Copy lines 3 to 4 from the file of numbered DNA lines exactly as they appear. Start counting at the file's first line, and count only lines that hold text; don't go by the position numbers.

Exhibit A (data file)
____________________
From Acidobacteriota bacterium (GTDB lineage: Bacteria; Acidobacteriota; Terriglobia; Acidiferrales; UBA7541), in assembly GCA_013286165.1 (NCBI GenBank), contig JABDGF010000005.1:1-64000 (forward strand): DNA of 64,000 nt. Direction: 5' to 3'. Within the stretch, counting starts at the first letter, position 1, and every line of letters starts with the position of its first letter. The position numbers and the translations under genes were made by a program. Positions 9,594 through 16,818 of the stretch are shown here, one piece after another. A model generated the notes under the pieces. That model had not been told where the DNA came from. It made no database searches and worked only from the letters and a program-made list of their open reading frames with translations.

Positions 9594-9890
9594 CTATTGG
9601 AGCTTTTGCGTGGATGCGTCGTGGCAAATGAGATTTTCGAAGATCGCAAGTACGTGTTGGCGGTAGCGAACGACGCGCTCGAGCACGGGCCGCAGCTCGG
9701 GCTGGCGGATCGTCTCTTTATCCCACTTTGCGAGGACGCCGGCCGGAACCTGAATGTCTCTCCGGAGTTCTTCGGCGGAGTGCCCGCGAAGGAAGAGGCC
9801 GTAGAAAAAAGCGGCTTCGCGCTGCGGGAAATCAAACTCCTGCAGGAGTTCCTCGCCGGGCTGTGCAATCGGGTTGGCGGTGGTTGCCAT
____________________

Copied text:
9594 CTATTGG
9601 AGCTTTTGCGTGGATGCGTCGTGGCAAATGAGATTTTCGAAGATCGCAAGTACGTGTTGGCGGTAGCGAACGACGCGCTCGAGCACGGGCCGCAGCTCGG